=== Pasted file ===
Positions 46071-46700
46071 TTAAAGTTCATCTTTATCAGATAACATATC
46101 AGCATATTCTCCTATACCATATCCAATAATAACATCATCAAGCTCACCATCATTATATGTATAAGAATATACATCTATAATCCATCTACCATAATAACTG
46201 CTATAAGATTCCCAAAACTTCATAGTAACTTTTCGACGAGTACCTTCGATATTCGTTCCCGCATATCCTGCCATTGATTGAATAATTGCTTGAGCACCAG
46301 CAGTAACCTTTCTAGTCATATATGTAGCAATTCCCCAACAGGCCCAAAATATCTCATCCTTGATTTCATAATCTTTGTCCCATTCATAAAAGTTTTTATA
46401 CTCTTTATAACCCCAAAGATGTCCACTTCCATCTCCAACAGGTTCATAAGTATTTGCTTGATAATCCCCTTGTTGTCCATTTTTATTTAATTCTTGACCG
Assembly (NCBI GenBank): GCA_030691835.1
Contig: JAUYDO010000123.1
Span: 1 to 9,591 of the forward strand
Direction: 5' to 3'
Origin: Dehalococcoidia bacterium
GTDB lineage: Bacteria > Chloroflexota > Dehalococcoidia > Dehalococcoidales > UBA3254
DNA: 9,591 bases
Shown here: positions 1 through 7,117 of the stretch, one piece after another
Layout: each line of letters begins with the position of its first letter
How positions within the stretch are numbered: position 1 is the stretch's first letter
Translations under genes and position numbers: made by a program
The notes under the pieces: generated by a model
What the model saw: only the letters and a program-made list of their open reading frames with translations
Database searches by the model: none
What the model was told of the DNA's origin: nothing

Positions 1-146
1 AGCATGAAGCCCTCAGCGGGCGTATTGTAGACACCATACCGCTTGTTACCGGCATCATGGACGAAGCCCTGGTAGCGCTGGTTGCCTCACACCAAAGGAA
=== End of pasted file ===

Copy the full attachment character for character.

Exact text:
Positions 46071-46700
46071 TTAAAGTTCATCTTTATCAGATAACATATC
46101 AGCATATTCTCCTATACCATATCCAATAATAACATCATCAAGCTCACCATCATTATATGTATAAGAATATACATCTATAATCCATCTACCATAATAACTG
46201 CTATAAGATTCCCAAAACTTCATAGTAACTTTTCGACGAGTACCTTCGATATTCGTTCCCGCATATCCTGCCATTGATTGAATAATTGCTTGAGCACCAG
46301 CAGTAACCTTTCTAGTCATATATGTAGCAATTCCCCAACAGGCCCAAAATATCTCATCCTTGATTTCATAATCTTTGTCCCATTCATAAAAGTTTTTATA
46401 CTCTTTATAACCCCAAAGATGTCCACTTCCATCTCCAACAGGTTCATAAGTATTTGCTTGATAATCCCCTTGTTGTCCATTTTTATTTAATTCTTGACCG
Assembly (NCBI GenBank): GCA_030691835.1
Contig: JAUYDO010000123.1
Span: 1 to 9,591 of the forward strand
Direction: 5' to 3'
Origin: Dehalococcoidia bacterium
GTDB lineage: Bacteria > Chloroflexota > Dehalococcoidia > Dehalococcoidales > UBA3254
DNA: 9,591 bases
Shown here: positions 1 through 7,117 of the stretch, one piece after another
Layout: each line of letters begins with the position of its first letter
How positions within the stretch are numbered: position 1 is the stretch's first letter
Translations under genes and position numbers: made by a program
The notes under the pieces: generated by a model
What the model saw: only the letters and a program-made list of their open reading frames with translations
Database searches by the model: none
What the model was told of the DNA's origin: nothing

Positions 1-146
1 AGCATGAAGCCCTCAGCGGGCGTATTGTAGACACCATACCGCTTGTTACCGGCATCATGGACGAAGCCCTGGTAGCGCTGGTTGCCTCACACCAAAGGAA